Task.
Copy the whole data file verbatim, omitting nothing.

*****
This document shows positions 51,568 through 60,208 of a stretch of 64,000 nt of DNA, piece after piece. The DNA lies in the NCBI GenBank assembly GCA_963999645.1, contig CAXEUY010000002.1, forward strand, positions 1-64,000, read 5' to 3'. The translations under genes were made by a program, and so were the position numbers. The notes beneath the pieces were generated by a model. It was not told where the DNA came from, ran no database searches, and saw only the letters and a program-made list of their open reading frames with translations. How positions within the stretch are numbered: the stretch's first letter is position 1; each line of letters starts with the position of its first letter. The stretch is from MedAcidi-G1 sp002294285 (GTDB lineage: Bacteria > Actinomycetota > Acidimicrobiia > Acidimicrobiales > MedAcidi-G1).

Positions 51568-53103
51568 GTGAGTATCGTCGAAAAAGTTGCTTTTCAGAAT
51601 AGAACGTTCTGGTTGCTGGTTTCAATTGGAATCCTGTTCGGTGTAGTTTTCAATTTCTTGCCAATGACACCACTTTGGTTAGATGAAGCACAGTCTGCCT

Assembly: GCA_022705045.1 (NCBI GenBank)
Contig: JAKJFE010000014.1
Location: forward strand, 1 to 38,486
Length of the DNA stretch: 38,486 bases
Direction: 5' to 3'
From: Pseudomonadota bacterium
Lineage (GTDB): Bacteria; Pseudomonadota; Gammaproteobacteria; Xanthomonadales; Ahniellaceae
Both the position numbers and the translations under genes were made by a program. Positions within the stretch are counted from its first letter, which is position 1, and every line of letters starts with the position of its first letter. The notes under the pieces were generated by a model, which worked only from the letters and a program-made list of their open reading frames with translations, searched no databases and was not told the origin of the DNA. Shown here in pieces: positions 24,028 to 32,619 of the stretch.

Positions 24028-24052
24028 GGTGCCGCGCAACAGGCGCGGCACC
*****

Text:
This document shows positions 51,568 through 60,208 of a stretch of 64,000 nt of DNA, piece after piece. The DNA lies in the NCBI GenBank assembly GCA_963999645.1, contig CAXEUY010000002.1, forward strand, positions 1-64,000, read 5' to 3'. The translations under genes were made by a program, and so were the position numbers. The notes beneath the pieces were generated by a model. It was not told where the DNA came from, ran no database searches, and saw only the letters and a program-made list of their open reading frames with translations. How positions within the stretch are numbered: the stretch's first letter is position 1; each line of letters starts with the position of its first letter. The stretch is from MedAcidi-G1 sp002294285 (GTDB lineage: Bacteria > Actinomycetota > Acidimicrobiia > Acidimicrobiales > MedAcidi-G1).

Positions 51568-53103
51568 GTGAGTATCGTCGAAAAAGTTGCTTTTCAGAAT
51601 AGAACGTTCTGGTTGCTGGTTTCAATTGGAATCCTGTTCGGTGTAGTTTTCAATTTCTTGCCAATGACACCACTTTGGTTAGATGAAGCACAGTCTGCCT

Assembly: GCA_022705045.1 (NCBI GenBank)
Contig: JAKJFE010000014.1
Location: forward strand, 1 to 38,486
Length of the DNA stretch: 38,486 bases
Direction: 5' to 3'
From: Pseudomonadota bacterium
Lineage (GTDB): Bacteria; Pseudomonadota; Gammaproteobacteria; Xanthomonadales; Ahniellaceae
Both the position numbers and the translations under genes were made by a program. Positions within the stretch are counted from its first letter, which is position 1, and every line of letters starts with the position of its first letter. The notes under the pieces were generated by a model, which worked only from the letters and a program-made list of their open reading frames with translations, searched no databases and was not told the origin of the DNA. Shown here in pieces: positions 24,028 to 32,619 of the stretch.

Positions 24028-24052
24028 GGTGCCGCGCAACAGGCGCGGCACC